Signage for restaurants regarding COVID symptoms and high-risk individuals can be found HERE.
Signage regarding social distancing can be found HERE.
Restaurants, swimming pools, and personal service businesses (body art and tanning) that are regulated by the health department are encouraged to fill out a self assessment form that will guide you through the requirements for your particular business. Please click on the links below to access the form.
There are many options for COVID-19 testing, including drive-thru locations. For information regarding who should be tested, types of tests, or to locate a testing location, click HERE
Bear River Health Department offers COVID-19 antibody tests for a cost of $80. Some insurance providers may reimburse you for the test. Please check with your insurance provider for coverage and reimbursement information. Antibody tests are by appointment only. Please call 435-792-6500 to schedule a time to visit us.
CDC recommends wearing cloth face coverings in public settings where other social distancing measures are difficult to maintain (e.g., grocery stores and pharmacies), especially in areas of significant community-based transmission.
CDC also advises the use of simple cloth face coverings to slow the spread of the virus and help people who may have the virus and do not know it from transmitting it to others. Cloth face coverings fashioned from household items or made at home from common materials at low cost can be used as an additional, voluntary public health measure.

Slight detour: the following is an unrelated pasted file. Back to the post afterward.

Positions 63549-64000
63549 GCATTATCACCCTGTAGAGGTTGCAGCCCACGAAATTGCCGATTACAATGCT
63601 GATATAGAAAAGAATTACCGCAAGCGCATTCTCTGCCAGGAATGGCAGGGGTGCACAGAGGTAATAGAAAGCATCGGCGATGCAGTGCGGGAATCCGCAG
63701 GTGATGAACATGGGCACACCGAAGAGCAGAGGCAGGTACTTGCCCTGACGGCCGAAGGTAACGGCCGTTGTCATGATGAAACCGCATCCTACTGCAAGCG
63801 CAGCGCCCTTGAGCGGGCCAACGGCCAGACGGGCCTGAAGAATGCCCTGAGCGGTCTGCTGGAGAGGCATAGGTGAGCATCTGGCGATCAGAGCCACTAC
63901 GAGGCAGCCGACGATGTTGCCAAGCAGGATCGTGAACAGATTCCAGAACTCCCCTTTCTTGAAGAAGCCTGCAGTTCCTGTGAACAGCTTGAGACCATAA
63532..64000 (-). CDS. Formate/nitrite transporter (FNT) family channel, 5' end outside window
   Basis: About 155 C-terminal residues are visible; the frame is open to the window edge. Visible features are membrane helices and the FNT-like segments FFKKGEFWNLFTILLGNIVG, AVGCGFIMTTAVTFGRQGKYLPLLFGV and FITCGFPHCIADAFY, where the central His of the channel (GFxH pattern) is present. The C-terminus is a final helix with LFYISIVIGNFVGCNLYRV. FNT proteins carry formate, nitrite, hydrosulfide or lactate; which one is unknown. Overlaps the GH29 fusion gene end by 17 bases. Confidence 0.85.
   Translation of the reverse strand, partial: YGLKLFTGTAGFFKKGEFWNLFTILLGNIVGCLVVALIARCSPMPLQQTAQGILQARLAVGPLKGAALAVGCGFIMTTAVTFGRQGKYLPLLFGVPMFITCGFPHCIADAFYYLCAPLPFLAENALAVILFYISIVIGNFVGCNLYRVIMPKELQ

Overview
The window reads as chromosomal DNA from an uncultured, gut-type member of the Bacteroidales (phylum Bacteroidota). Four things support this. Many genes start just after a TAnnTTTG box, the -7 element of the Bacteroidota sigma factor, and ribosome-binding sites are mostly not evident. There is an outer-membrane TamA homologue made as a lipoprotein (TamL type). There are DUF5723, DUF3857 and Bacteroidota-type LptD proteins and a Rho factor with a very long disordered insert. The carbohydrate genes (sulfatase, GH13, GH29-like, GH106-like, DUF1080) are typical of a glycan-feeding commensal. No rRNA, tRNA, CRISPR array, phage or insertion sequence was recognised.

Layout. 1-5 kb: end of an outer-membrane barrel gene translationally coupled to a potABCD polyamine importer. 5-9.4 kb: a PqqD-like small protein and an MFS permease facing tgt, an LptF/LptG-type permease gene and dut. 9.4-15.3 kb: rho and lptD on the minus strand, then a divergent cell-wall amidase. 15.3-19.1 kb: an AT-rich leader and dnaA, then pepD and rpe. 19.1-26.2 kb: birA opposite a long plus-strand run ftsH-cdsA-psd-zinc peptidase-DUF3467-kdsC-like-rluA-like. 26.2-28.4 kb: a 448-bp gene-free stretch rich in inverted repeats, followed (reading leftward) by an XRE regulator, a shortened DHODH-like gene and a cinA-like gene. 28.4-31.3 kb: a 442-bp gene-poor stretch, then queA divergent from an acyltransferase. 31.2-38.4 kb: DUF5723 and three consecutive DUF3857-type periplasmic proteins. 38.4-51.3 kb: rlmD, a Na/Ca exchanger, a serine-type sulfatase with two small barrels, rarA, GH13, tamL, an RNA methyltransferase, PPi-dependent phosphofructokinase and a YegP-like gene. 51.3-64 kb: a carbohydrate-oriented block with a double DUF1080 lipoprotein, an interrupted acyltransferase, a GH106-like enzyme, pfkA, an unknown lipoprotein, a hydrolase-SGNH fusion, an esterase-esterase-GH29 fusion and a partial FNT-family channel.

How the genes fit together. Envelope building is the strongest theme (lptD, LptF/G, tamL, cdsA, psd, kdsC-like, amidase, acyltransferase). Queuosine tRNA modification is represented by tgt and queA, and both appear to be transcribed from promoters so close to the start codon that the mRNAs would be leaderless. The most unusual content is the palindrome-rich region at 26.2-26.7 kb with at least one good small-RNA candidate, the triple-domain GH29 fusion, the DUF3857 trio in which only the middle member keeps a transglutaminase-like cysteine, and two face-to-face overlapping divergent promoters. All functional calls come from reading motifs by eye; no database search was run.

Cloth face coverings should not be placed on young children under age 2, anyone who has trouble breathing, or is unconscious, incapacitated or otherwise unable to remove the mask without assistance.
Please visit the CDC website for face mask patterns, tutorials and instructions.
What Can You Do?
Everyone can do their part to help us respond to this emerging health threat. Individuals can:
STAY HOME IF YOU ARE SICK.
- Cover your mouth and nose with a tissue or your sleeve (not your hands) when coughing or sneezing.
- Wash your hands often with soap and water for at least 20 seconds.
- Use an alcohol-based hand sanitizer with at least 60% alcohol if soap and water are not available.
- Avoid touching your eyes, nose and mouth.
- Clean and disinfect frequently touched objects and surfaces using a regular household cleaning spray or wipe.
- Make sure you get your flu vaccination each year.
- Practice social distancing.
- Wear a face covering.
The CDC has provided these 10 tips for managing your health at home.